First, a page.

Another objection might be that capacious definitions of membership are all well and good for older religions, with developed intellectual habits—traditions with a Maimonides, or a Thomas Aquinas—but that some religions really are all-or-nothing, in a particularly authoritarian way. There’s some truth to this notion, as even people within those traditions will attest. I once said to some devout Mormons that soon there were bound to be congregations of liberal Mormons—maybe, following Jews, they could be called Reform Mormons. These Reform Mormons would be women and men who had grown up Mormon, who felt deeply Mormon, who maybe even believed in the general truth of the Book of Mormon (the original Joseph Smith story, for example) but who just thought that the official theology handed down by the leadership in Salt Lake City was, you know, bullshit. They would follow, accept, and reject official teachings as they saw fit and even proclaim some teachings of their own. Just as Reform Jews have done toward more literalist Judaism, just as liberal Protestants have done in their view of Scripture. The Mormons I was speaking to were sophisticated men, with doctorates, in fact, but they seemed to have trouble envisioning what I meant.

The idea that anyone could reject the leadership of the church but lay claim to being authentic Mormons seemed absurd, almost illogical. But of course that’s what Jews—and Catholics—do every day. And the traditions, in their way, accept these facts on the ground. Even the most orthodox Jew will accept anyone with a fellow mother as a fellow Jew, and Catholic teaching holds that a Catholic is always a Catholic (even excommunication does not efface baptism, to be technical about it). Mormons will get over their Salt Lake City heliotropism, I am sure of it. The Salt Lake City kind will just be the orthodox kind.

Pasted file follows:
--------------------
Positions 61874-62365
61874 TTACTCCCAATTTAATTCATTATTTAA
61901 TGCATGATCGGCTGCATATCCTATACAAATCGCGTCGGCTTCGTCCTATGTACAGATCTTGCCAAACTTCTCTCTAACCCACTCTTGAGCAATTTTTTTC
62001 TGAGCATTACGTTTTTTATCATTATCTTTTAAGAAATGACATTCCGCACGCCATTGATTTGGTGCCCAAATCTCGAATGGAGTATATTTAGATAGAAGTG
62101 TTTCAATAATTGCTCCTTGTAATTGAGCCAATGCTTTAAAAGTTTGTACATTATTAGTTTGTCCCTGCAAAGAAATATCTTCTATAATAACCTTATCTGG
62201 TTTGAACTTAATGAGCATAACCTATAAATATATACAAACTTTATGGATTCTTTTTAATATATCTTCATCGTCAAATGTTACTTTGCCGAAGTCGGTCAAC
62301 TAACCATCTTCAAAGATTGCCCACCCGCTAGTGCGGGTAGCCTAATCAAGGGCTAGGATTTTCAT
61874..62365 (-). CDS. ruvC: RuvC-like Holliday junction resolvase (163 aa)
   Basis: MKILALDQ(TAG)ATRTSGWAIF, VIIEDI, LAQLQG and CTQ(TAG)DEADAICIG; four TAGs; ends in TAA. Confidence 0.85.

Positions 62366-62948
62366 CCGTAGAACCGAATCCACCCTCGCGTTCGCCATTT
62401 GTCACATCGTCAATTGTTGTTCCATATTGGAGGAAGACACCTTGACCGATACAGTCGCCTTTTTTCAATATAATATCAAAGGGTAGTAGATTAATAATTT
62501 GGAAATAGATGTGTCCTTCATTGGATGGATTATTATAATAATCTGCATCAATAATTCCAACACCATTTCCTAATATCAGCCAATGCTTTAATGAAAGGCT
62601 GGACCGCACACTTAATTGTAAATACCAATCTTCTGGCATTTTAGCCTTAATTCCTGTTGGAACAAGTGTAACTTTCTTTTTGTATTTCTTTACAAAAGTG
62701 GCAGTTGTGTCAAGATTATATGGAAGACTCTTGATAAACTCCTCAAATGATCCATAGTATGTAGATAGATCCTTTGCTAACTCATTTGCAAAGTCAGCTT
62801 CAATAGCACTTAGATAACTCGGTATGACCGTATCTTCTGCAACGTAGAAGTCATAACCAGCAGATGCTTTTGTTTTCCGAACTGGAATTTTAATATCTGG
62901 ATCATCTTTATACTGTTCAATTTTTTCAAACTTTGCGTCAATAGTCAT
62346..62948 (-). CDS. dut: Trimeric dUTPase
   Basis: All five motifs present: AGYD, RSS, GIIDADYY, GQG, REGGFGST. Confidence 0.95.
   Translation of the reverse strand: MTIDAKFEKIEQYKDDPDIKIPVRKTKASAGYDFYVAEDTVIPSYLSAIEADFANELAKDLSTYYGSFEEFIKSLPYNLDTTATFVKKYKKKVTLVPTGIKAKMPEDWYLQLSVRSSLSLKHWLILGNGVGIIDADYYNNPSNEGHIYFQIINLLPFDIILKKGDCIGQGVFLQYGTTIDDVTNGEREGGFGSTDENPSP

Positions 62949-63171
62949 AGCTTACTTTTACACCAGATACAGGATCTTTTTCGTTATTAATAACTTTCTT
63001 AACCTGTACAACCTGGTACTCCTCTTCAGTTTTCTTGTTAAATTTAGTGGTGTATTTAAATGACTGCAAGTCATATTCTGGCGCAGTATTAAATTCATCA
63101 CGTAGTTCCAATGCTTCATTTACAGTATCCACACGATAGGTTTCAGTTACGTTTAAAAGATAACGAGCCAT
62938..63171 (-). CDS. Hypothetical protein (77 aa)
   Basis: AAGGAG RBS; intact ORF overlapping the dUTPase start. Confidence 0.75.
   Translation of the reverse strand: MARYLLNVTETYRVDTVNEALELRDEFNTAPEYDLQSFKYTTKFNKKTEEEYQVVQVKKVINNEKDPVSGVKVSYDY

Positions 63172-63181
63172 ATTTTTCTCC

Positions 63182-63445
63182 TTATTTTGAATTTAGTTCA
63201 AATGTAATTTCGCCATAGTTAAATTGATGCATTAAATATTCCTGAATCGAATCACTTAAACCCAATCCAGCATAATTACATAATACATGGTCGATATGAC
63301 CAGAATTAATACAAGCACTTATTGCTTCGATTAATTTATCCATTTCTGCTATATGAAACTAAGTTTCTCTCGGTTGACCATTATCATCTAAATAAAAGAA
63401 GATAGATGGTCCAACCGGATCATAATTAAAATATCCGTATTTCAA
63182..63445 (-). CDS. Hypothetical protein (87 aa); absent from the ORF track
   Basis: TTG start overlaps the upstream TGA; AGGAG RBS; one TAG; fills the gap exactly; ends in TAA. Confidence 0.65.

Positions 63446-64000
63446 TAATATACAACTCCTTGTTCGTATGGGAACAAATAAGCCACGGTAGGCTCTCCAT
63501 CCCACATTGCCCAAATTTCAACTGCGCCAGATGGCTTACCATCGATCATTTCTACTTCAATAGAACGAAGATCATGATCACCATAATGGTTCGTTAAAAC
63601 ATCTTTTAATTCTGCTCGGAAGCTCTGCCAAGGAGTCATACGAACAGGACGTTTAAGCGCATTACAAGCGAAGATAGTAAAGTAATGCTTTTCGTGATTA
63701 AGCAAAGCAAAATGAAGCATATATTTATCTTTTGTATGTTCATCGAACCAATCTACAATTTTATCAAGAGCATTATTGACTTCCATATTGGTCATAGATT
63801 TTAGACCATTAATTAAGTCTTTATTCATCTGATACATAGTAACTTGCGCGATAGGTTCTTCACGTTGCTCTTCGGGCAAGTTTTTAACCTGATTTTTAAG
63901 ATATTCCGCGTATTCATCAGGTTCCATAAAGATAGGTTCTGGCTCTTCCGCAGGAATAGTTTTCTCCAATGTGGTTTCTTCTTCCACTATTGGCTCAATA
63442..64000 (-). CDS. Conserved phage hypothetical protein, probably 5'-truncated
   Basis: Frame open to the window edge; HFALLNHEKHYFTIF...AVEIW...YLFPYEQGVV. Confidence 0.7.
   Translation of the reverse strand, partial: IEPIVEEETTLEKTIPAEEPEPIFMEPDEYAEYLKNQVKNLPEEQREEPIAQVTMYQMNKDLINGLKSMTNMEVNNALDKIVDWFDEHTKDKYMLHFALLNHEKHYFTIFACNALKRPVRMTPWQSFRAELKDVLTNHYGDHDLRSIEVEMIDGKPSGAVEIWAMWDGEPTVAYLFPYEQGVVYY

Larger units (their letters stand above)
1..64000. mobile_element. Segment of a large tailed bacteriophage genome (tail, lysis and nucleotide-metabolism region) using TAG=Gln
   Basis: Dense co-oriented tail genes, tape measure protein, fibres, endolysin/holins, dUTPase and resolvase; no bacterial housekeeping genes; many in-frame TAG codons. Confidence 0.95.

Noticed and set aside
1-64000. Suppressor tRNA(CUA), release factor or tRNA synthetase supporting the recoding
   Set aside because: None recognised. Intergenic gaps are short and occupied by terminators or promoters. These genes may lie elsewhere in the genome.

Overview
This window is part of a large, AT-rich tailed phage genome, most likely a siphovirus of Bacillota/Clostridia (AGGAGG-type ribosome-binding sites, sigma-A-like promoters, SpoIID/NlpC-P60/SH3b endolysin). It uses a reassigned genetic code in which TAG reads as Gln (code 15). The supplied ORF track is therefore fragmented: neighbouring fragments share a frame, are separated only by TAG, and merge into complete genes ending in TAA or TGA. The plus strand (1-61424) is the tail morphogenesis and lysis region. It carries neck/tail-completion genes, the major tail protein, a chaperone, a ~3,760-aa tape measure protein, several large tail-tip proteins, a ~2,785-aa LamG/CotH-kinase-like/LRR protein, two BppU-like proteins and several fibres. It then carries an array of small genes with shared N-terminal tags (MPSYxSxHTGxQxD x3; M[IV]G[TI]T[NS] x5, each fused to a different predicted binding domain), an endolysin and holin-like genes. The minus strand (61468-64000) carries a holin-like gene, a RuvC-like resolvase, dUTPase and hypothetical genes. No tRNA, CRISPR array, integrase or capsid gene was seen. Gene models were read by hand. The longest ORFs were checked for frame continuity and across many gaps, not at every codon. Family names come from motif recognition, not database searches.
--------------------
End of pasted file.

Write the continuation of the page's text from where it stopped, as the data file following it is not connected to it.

If there is one tradition that would seem to test my thesis, it is Islam. The Islamic world is, of course, filled with lapsed Muslims, cultural Muslims, quasi Muslims, and ironic Muslims—but these days, pervasively, those Muslims cede real authority to what we might call Quranic Muslims, those who foreground strict religious observance, as inspired by one major text. Put another way, all these other kinds of Muslims have a bad case of feeling like “bad Muslims.” Bad Muslims aren’t necessarily ashamed of being bad; many are so estranged from religious observance that they don’t care one way or another, while some take a perverse, Oedipal joy in rejecting the stern father of orthopraxy. They are like Jews who say, as they eat a BLT, “Yeah, I’m a bad Jew.” They don’t mean that they’re bad, just that they are blithely non-observant. But whereas bad Jews feel in their hearts authentically Jewish—sometimes a little ashamed, or a little wistful, but still Jewish—we can’t fathom Muslims who drink wine, fornicate, and don’t pray laying claim to being true Muslims. They really are bad.

And we know that, because we know that Islam is harsh that way—right? It’s harsh, and premodern in its essence, and doesn’t allow questioning and certainly doesn’t allow irony or humor. So we’ve been told. Even though it has no pope, and authority is radically decentralized, in any given community the authority is likely to reside with a cleric whose chief claim to authority is memorization of the Quran and knowledge of sharia law and its application. That’s Islam. Right?


Wrong, says Shahab Ahmed, in his new book What Is Islam? Last fall, Ahmed, then a research scholar at Harvard, died of leukemia at the age of 48, and it’s tempting to think that the popular attention given to this scholarly book—a review in The Nation, a column in the New York Times opinion section—owes something to his early demise. But I think that if Ahmed were alive to promote his book, it would be getting far more attention. Because what he’s saying is intriguing over 500 footnoted pages, but is downright explosive when summarized out loud. The short version of his thesis, the one he’d have given Terry Gross or Rachel Maddow, is that Islam is many things, and some of them don’t even have much to do with the Quran.